This is because you will have a huge space and not know what to do with it otherwise.

But we should still plan even the smallest projects. Here's how it's done.

How to Plan

The first thing to do is to develop a concept - i.e. a clear idea in your head about what you want to achieve from this project, and the kind of thing you're going to build to do it.
The concept for this project is thus:

To build a small town, of about 50-100K population, which has an industrial heritage, but is also within commuting distance of a major city, and has hence become a 'dormitory town' to that city, meaning it is served by a major motorway and major railway line.

See how simple that is?

Now we can start planning properly. For this, you need a piece of paper, and a lot of coloured pens. Draw a fairly big square to represent your city tile, then start adding features.
To explain this better, here's the plan I made for this project:

(I did this on Paint but you should do it on paper, so you can refer to it in the game)

There are a few things to note here. First of all, it's simple. Just a few lines representing important features like roads, railways and rivers, circles to represent motorway junctions, and a few brief labels to explain what's going on. That's it. That's all you need to do. No further elaboration is necessary.
Also, you'll notice that some areas, like motorway junctions, are almost oversimplified. These are complex areas, so you might want to plan these out as well if you like. I did this for both the main motorway junctions so you could see what to do:

(The first one was the northern one, the second the southern one. Just so you know.)

Again, see how simple it is! It's just a few lines and a bit of narrative. Nothing fancy. A 5-year old could do it. And it should be this simple, so it's easy to follow.

At this stage you should also come up with a name. To help explain how to do this, I will tell you I've decided to call this city Faulkner's Bridge.
This was created by
a) considering the geographical features. There's a river, so there'll be a bridge - a bridge which we can say was fairly important, say, 500 years ago, and
b) plucking 'Faulkner's' at random out of an index of a map of my hometown. This is an important point - get a random number generator (a good calculator or Excel) and generate random numbers between 1 and 26 to represent letters in the index. Progress until you finish with just one option - use this as your city name and come up with a good excuse (e.g. Faulkner was a nobleman 500 years ago who lived here).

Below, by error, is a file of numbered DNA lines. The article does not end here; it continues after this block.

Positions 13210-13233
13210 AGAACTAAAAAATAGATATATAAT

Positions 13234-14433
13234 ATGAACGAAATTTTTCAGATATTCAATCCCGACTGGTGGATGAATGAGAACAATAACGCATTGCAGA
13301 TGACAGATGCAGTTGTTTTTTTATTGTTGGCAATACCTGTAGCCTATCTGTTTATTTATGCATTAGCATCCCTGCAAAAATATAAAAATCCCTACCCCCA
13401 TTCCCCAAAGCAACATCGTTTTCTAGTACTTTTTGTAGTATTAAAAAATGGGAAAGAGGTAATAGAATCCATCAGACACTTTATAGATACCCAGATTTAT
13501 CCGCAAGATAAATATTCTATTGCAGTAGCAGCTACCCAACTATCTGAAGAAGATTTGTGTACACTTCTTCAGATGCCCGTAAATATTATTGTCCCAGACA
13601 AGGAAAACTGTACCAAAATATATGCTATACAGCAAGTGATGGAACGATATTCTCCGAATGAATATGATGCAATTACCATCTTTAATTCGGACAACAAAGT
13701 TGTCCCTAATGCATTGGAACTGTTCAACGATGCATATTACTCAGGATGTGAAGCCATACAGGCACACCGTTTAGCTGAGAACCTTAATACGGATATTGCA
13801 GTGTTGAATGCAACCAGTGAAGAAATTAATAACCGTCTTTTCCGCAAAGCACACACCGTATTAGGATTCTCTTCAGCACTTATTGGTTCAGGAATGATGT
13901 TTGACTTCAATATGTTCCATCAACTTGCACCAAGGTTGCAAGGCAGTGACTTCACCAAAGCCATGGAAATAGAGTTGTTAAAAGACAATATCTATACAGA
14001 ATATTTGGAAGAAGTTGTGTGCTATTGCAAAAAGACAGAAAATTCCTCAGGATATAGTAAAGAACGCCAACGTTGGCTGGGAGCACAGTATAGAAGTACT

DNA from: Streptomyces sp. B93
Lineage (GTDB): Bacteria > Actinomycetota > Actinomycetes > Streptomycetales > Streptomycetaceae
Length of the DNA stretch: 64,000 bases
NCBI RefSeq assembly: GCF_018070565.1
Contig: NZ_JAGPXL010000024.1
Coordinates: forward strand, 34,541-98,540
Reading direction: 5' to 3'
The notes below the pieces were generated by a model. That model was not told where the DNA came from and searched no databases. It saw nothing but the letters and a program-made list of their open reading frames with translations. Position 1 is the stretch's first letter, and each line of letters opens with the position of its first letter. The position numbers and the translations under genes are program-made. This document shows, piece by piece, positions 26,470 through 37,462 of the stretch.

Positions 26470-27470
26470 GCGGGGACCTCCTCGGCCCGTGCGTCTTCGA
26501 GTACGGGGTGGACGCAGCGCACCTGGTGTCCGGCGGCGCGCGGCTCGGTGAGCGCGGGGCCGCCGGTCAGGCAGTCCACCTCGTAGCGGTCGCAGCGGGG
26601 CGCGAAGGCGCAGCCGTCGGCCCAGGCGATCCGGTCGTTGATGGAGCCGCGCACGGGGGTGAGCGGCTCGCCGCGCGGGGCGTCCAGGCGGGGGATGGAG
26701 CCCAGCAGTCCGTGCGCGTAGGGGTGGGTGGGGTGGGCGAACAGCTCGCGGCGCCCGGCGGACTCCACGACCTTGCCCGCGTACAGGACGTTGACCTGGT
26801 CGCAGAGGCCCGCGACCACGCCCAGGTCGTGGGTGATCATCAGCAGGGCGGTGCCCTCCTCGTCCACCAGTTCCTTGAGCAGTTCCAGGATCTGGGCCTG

Be creative!

Themes are also good, especially in big regions - but that is for another project.

And that's it! You're now ready to get going.
The three things we learned today were:

  • How and why to plan
  • To keep the plan simple.
  • Choosing a name for your city

Remember, if a 10-year-old can't follow your plan, it's too complicated.

I hop I've taught you something new today. Read it slowly, take it in, and you'll be ready to move on to the next lesson, in which we look at preparing your region so it's ready to be built on.


Realistic Cities for Dummies
Step-by-step tutorials on every single aspect of realistic city-building.



nice basic stuff, good to see it layed out in a readable format.
NAM + CAM + RAM + SAM, that's how I roll....


A good lesson even for more experienced players (like me  ::) ). Very well written!


Looks like you got the basics covered, I eagerly await the following part

Although, on a side note, I'd like to say that my cities are nigh on never planned ahead (well, 5 mins ahead, in my head) and most turn out rather nice (although I totally agree that you should plan ahead)
RIP Adrian (adroman), you were a great friend

My LOT thread                                    

SCAG BAe146/Avro RJ Project


I try to do that...

Btw, your map reminds me of Doncaster in South Yorkshire...is it the inspiration?


This is a unique and very interesting approach to MDing, Chris. I definitely need some help with planning, so you can be sure I'll follow along as you show and tell.



Good approach!  Looks like you put a lot of thought into your city layout!


I know when I pulled this game back out from a four year long hibernation about three years ago, I longed for stuff just like this.  "$Deal"$ Something to bridge the gap between those starting out and a community that often seems to have moved far past what beginners can handle. Its good too that your not talking to your audience like total noobs either.  :thumbsup:


Crikey, I can see this is going down well with you guys. Long may it continue!

Now to answer all of those comments: